Eye Contact: Look people in the eye. Avoid prolonged stares and glares, but give a solid look in the eyes for 2-3 seconds, break away and be sure and include every person in the party with whom you are speaking.

Be aware of your own eyes when engaging someone in conversation. Experts in body language and non-verbal expressions are in agreement that when a person visually recalls something, they look up and to the left. When they make up an answer or lie, they look up and to the right.

Hand Shake: If this is appropriate and acceptable in your work, attempt to keep the hand shake up-right. If you tilt the handshake to the left so that your hand is on top this is considered a power play in your favor. If the handshake is tilted to the right so that the other person’s hand is on top this is a power play in their favor. Avoid one-up-man-ship in something as simple as a handshake.

Body Stance: Be sure and use an open body stance, especially when speaking to more than one person. Include everyone in the group by facing them all. When I speak to a husband or wife, I make sure and position my body equally facing them both. So often I see sales people favor one person over the other in a two-person encounter.

Notice the position of your client’s feet when they are speaking with you. There is an axiom in studying body language that says “The feet point to where the body wants to go.” If you are engaged in conversation with a customer, yet their feet point away from you, there is a good chance that you don’t have their full attention and you need to re-establish control so that you can properly help your customer.

Body language speaks louder than words.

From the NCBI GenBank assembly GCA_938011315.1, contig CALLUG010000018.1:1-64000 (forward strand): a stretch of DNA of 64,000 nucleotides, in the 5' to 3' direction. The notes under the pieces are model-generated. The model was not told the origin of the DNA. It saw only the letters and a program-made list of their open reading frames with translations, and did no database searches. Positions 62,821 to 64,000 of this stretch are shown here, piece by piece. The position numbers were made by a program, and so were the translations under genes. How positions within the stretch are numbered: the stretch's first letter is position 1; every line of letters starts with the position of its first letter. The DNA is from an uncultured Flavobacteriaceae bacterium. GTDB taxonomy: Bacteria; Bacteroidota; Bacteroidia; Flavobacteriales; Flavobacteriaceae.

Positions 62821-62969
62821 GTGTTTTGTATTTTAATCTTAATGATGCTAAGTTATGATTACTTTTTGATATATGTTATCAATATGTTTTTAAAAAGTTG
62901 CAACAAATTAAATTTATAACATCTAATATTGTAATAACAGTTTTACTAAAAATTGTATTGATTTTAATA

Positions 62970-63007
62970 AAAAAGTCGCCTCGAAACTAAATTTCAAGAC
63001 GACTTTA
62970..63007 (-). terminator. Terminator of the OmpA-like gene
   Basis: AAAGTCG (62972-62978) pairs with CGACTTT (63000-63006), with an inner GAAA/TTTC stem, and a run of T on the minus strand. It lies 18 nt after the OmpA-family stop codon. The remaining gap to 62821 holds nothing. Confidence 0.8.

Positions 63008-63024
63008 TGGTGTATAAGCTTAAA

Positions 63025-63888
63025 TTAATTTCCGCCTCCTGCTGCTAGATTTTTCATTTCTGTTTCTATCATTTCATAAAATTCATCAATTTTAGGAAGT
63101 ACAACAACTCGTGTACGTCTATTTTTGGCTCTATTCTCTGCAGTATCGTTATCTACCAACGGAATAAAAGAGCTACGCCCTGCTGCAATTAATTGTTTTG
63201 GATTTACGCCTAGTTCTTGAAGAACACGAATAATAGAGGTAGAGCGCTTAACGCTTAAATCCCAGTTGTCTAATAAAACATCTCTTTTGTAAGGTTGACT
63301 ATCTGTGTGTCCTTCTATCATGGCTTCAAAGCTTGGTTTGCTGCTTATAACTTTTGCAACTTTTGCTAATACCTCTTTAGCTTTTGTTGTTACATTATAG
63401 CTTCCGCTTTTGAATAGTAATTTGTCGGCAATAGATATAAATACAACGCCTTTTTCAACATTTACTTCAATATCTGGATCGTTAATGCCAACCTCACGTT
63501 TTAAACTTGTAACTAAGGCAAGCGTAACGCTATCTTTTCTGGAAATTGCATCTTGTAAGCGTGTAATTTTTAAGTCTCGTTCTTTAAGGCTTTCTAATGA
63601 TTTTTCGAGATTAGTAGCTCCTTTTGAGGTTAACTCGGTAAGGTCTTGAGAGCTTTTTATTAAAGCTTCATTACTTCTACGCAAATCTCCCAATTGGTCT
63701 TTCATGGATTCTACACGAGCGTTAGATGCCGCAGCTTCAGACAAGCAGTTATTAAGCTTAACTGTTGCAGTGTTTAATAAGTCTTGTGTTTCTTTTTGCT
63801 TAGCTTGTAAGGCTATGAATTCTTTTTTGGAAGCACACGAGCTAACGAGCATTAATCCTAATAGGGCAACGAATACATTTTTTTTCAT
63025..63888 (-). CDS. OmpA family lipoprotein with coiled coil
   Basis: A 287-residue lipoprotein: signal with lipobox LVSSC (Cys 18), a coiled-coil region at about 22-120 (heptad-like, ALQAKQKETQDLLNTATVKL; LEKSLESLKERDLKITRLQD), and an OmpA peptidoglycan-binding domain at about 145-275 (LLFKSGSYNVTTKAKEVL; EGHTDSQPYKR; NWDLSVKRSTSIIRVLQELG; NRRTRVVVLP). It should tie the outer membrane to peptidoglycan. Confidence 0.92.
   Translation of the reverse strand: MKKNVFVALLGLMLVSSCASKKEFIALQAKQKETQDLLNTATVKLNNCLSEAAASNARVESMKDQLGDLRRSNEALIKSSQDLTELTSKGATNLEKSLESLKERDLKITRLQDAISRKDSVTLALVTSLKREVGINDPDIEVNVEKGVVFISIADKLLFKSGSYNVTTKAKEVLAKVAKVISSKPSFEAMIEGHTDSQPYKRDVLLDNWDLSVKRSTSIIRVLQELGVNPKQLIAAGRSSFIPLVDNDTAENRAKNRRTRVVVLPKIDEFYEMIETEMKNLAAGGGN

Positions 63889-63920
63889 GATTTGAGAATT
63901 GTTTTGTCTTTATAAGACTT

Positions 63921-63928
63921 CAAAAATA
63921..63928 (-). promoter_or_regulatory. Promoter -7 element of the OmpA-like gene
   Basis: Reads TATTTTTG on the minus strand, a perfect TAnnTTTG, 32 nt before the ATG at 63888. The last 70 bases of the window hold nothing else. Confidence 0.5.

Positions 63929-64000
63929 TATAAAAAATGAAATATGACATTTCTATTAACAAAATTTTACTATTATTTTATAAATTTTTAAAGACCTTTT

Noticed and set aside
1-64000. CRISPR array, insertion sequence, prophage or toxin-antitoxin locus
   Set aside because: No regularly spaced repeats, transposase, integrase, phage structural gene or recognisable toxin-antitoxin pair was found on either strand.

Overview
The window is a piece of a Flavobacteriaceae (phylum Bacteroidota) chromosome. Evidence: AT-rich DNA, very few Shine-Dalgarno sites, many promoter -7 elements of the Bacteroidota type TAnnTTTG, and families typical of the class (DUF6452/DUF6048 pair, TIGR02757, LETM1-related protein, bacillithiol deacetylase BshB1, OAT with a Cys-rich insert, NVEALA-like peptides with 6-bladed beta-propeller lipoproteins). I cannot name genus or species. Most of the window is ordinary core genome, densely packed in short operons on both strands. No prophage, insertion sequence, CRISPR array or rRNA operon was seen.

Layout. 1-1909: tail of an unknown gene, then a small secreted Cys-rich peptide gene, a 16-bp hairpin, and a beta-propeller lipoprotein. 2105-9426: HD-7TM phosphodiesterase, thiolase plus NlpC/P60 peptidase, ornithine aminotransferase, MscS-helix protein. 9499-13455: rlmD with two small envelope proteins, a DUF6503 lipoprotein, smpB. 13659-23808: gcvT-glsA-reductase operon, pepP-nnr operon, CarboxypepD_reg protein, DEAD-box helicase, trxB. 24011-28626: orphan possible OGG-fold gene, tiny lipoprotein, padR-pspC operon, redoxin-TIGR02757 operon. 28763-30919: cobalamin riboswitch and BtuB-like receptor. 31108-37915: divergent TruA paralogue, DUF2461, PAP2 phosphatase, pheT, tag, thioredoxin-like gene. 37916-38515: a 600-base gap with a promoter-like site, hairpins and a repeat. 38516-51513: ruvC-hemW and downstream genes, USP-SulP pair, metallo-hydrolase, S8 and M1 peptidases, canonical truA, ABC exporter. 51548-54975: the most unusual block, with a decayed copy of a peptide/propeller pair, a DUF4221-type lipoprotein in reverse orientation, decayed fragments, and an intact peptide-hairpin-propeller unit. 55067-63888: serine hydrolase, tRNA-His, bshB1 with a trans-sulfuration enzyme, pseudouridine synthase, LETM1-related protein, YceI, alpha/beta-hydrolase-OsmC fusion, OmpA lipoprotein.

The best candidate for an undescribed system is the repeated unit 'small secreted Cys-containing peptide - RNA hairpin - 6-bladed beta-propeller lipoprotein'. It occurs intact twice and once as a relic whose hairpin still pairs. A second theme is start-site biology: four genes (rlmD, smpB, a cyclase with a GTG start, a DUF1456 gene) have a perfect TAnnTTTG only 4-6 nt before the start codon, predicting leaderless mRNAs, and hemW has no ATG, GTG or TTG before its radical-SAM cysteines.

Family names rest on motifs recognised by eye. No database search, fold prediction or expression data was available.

Success to you in your pursuits!

Thursday, August 5, 2010


I once had it said to me, “You’re an accident waiting to happen.” Ouch. That hurt. I could have chosen to dwell on that comment and let it color the rest of my life, but at some point I made the conscious choice to move beyond those words and realize the reality that I was and am better than that comment and I wasn’t going to give it a foothold in my life any longer.

Les Brown, internationally recognized motivational speaker, once said, “Someone’s opinion of you does not have to be your reality.”

Thank God this is true.

But how often do we ruminate on past words that someone has offered in judgment on our lives and we have accepted those words as truth?

We don’t have to look very far to find people who will rain on our parade. Parents, siblings, in-laws, co-workers, and so many others sometimes seem willing and ready to take aim at our lives, our conduct, and our situations and offer judgments, pronouncements and opinions of what is wrong and what to do to fix our situation.

But what is the truth?

What is reality?

Maybe you have failed.
The reality is that you are not a failure.

Maybe you have made a mistake.
The reality is that your whole life is not a mistake.

Maybe you have had one or two bad relationships.
The reality is that you are still capable of reinventing your relationships, improving them and learning from your past mistakes.

Maybe you have been miscast into a job that didn’t show your best skill set.
The reality is that there is a job, a work that is perfectly suited for you. Go find it.

From this day forward…
-I will live an examined life.
-I will take counsel with those who have my best interest at heart.
-I will evaluate and improve my life every day.
-I will learn from every situation.
-I will read books that will enlarge me.
-I will learn the difference between reality and the opinion of others.

From this day forward, I will live the best “me” that I can. I will accept my good points, improve my weak points, and live my own reality.